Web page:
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Media Contact: Lisa Stites, 434-984-7529

The newly refurnished North Octagonal Room
The newly refurnished North Octagonal Room

CHARLOTTESVILLE, VA—Visitors on Monticello’s Behind-the-Scenes tour will now experience a newly furnished upstairs room as part of their tour starting this week. The north octagonal bedroom on the second floor is now being interpreted as “Aunt Marks’ Room,” the space occupied by Jefferson’s sister.  The room has been installed to help interpret family life at Monticello.

Anne Scott Marks (October 1, 1755 - July 8, 1828), Thomas Jefferson’s youngest sister was called “Aunt Marks” by Jefferson’s children and grandchildren. She had no children of her own and was left impoverished after her husband’s death in 1811. She came to live at Monticello in 1811 and remained there  for 17 years  until her death in 1828, two years after her brother died  In 1823, one of Jefferson’s granddaughters described her as a “poor old lady.”

The North Octagonal bedroom is furnished to interpret an elderly widow’s life story and the themes of family connections and obligations, dependent widowhood and its consequences, and elder care in the early 19th century. 

The room is octagonal in shape with floor-level windows and an alcove. The walls have been painted gray distemper and the woodwork is cream white to recreate the original decorative scheme documented by paint research. Furnishings include a bedstead and curtains, dressing table, easy chair, and a clothes press attributed to the Monticello joinery. A Franklin stove, possibly the original, now fills the hearth. Natalie Larson of Historic Textiles in Williamsburg, Virginia, made the bed hangings, window curtains, and the hand-embroidery for the slipcover for the easy chair.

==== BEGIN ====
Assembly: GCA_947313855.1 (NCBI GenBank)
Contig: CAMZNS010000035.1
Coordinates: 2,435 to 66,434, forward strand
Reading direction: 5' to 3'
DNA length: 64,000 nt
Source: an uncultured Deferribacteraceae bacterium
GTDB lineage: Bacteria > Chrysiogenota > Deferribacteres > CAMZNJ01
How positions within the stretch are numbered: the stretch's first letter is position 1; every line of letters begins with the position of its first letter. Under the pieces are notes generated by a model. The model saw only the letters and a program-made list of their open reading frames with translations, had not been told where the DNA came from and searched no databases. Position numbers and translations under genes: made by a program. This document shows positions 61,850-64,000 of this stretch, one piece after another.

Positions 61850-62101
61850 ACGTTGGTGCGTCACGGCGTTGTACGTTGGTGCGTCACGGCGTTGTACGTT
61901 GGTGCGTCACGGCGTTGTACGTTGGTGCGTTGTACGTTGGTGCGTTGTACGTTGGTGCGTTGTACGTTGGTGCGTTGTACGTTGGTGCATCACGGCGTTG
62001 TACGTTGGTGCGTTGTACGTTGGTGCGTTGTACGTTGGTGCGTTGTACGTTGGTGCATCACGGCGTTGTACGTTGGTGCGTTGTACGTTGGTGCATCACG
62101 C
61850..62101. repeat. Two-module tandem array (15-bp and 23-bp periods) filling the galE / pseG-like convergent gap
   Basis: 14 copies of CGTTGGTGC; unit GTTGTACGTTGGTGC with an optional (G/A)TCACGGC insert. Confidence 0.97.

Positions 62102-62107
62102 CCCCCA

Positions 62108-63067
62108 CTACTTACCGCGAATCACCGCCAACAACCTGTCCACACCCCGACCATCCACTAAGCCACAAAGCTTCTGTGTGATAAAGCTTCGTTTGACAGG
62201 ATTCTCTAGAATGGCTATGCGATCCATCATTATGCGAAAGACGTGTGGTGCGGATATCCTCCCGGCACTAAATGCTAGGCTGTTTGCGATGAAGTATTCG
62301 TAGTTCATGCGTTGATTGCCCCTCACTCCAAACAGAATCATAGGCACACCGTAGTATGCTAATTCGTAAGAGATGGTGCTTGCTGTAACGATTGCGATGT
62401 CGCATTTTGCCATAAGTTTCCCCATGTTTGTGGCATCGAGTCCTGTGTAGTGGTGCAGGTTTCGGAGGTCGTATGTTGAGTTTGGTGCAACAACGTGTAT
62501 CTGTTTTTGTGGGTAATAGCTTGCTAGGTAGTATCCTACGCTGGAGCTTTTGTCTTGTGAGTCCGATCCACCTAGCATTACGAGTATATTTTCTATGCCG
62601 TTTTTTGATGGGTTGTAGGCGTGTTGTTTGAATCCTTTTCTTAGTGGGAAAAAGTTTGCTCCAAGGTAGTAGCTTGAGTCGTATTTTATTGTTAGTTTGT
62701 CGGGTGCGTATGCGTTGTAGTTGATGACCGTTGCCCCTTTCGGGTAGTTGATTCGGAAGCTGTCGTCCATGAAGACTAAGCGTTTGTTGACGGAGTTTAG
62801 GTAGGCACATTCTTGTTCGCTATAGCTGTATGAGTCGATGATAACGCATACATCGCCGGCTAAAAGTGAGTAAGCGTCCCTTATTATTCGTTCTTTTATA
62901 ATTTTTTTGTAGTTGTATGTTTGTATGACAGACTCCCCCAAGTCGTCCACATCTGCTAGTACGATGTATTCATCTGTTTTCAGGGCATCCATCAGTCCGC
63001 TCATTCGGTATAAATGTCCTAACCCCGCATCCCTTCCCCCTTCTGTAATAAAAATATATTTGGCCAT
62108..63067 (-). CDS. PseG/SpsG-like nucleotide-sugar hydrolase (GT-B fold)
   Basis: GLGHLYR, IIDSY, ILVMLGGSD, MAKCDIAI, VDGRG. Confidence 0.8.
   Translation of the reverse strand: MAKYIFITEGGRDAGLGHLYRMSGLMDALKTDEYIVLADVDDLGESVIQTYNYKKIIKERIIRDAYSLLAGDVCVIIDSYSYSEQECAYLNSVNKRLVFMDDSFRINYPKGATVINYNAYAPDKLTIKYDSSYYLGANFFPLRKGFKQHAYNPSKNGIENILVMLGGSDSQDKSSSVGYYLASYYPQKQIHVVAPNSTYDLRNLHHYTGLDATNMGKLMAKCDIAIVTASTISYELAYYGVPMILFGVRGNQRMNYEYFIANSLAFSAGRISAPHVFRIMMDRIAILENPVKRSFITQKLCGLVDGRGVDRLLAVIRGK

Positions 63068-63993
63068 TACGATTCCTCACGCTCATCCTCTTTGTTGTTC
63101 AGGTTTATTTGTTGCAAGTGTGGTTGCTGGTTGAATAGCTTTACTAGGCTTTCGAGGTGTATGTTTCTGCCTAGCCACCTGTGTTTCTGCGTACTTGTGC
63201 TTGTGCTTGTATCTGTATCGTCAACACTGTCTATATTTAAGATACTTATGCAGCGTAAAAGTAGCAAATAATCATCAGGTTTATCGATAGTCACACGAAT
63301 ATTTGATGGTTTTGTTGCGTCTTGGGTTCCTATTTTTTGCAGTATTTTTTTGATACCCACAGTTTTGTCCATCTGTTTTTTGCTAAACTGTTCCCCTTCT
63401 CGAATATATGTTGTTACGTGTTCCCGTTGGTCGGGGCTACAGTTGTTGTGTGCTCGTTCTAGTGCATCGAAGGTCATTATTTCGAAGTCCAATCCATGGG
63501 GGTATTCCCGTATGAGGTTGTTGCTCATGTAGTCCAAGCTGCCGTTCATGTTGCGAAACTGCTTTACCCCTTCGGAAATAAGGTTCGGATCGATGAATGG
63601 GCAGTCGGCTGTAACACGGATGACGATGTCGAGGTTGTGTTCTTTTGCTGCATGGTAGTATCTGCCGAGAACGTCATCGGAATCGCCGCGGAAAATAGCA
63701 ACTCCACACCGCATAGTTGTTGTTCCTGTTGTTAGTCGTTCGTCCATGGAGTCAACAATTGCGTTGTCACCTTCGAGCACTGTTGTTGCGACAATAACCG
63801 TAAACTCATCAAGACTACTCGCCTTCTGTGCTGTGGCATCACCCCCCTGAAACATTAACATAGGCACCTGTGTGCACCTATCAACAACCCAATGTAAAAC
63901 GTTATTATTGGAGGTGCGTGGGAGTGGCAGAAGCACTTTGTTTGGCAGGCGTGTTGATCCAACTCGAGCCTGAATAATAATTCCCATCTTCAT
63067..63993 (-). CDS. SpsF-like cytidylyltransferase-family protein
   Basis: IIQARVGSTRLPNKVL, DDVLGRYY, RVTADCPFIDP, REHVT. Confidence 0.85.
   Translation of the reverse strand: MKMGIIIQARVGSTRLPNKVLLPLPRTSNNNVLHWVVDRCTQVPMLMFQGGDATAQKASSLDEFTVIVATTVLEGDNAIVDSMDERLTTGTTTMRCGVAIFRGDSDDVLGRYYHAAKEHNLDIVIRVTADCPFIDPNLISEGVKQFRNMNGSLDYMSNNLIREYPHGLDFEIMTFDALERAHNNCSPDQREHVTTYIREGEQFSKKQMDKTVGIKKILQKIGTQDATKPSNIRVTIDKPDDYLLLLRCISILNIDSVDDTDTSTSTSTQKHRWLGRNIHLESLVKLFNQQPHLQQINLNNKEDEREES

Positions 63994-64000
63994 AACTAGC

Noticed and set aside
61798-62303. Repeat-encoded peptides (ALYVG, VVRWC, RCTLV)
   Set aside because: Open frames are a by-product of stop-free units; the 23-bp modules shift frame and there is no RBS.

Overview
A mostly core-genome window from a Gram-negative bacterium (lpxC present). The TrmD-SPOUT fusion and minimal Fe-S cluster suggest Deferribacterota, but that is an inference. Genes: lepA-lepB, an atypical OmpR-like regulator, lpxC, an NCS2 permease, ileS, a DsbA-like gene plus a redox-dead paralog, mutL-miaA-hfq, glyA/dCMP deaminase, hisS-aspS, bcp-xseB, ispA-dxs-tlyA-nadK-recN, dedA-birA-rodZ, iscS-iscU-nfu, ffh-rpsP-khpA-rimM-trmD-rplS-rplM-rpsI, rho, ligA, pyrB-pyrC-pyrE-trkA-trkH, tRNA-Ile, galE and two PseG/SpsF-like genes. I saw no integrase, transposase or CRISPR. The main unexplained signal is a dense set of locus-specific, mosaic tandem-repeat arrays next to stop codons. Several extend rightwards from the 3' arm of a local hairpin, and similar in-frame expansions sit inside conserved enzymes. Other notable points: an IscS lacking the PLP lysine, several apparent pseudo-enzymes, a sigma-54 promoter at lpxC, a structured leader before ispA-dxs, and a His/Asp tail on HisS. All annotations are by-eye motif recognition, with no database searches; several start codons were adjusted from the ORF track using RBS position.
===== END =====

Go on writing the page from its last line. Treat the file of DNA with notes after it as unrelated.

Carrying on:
In June 2010, the Thomas Jefferson Foundation introduced the Behind-the-Scenes Tour to its list of programs. The tour provides access to private second-floor bedrooms once occupied by members of Jefferson’s family, the iconic Dome Room on the third floor, and the new, interactive “Crossroads” exhibition under the house.  A visit to the upstairs rooms sheds light on how life was lived by Jefferson’s family and the enslaved servants who made Monticello function. The unfinished spaces also provide an opportunity for guides to educate visitors on restoration efforts.

During the tour, visitors can experience unique interior architectural features, learn about on-going historic restoration efforts, and gain insight into what one of Thomas Jefferson’s granddaughters called "the bustle and hurry" of life at Monticello.

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About Monticello

Thomas Jefferson Foundation was incorporated in 1923 to preserve Monticello, the home of Thomas Jefferson in Charlottesville, Virginia. Monticello is now recognized as a National Historic Landmark and a United Nations World Heritage Site. As a private, nonprofit organization, the Foundation receives no regular federal or state budget support for its twofold mission of preservation and education.  About 440,000 people visit Monticello each year. For information, visit